Weak 4th line will be costly

Jets need significant upgrade to compete in deep Western Conference


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What the Winnipeg Jets have been doing with three lines isn't sustainable, so the lack of a trustworthy and effective fourth line must be on GM Kevin Cheveldayoff's radar.

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Hey there, time traveller!
This article was published 22/11/2014 (3049 days ago), so information in it may no longer be current.

What the Winnipeg Jets have been doing with three lines isn’t sustainable, so the lack of a trustworthy and effective fourth line must be on GM Kevin Cheveldayoff’s radar.

Against strong competition that can roll four lines, the three-line Jets are vulnerable. This will only get worse as the season moves on and games become more fiercely contested.

Head coach Paul Maurice used his fourth line for less than three minutes Thursday night other than Jim Slater picking up some extra time on the penalty kill. When the Detroit Red Wings, who had their fourth line on the ice for close to 13 minutes in the game, surged past the Jets in the third period it was quite evident the Jets were tired.

A weakness in the Jets roster was exposed by Red Wings coach Mike Babcock and will be picked up on eventually by other teams with similar depth. Match the Jets’ work ethic and spread the burden over 12 forwards rather the nine Winnipeg can use. In the end, fresh legs will most often win out.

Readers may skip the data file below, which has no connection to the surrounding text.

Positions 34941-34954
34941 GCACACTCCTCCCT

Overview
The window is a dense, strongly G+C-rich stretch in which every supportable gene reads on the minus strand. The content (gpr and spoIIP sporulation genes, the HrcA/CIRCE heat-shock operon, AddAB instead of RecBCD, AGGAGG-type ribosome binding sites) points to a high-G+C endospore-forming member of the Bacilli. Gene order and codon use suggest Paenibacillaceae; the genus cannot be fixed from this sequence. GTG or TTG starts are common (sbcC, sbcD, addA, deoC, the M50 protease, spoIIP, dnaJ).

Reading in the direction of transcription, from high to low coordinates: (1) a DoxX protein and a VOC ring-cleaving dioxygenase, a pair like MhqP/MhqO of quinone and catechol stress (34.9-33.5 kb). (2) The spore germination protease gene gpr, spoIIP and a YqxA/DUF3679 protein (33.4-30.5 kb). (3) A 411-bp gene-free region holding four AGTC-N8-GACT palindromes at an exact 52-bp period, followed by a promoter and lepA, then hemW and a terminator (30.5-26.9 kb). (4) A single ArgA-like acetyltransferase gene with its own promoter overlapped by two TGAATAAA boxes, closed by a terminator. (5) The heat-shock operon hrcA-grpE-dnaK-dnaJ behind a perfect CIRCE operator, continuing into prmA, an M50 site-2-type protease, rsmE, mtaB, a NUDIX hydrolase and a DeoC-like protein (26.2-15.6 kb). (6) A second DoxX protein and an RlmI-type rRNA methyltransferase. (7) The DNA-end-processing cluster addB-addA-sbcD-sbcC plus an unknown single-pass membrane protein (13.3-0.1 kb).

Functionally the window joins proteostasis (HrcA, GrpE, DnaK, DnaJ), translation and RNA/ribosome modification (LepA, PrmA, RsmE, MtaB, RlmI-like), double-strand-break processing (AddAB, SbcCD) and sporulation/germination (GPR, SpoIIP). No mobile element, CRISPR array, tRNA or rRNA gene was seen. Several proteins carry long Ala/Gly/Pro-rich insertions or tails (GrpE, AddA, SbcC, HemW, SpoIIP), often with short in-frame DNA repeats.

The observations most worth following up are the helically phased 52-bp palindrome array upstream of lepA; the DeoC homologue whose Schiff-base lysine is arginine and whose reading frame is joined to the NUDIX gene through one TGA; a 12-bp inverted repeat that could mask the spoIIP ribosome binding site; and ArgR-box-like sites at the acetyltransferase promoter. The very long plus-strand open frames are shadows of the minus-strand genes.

The Western Conference is all about depth and balance, which at this point the Jets are lacking.

Following the game, Maurice lamented his team had played 15 games in 28 days and didn’t have their legs. The busy schedule is compounded by the fact the coach consistently relies on just nine forwards.

The Jets find themselves clinging to a wild-card playoff berth heading into Friday night’s action in the ºber-competitive West. The games will only get harder, and it stands to reason playing an entire 82-game NHL season shorthanded isn’t a recipe for success.

Maurice has asked his team to play a grinding, physical style and to compete on every shift. They’ve responded and the results to date have been pleasant, if not a touch surprising. But it’s hard to believe they’ll be able to keep it up.

Cheveldayoff has the cap space to try to make a move that will improve his team today, but not at the expense of his future. Winnipeg needs depth up front and players Maurice can more consistently use. Perhaps the Jets can dip into the roster in St. John’s, but if not, Cheveldayoff could turn to the trade market.

The Jets could take on salary from a team butting up near the cap and give less than market value for the player they get in return. There will be discount deals this season for teams capable of using cap space as a weapon.

The question for Cheveldayoff, who at the current rate will spend close to $61 million of his available $69 million in salary cap space, is this: Does he have the actual cash?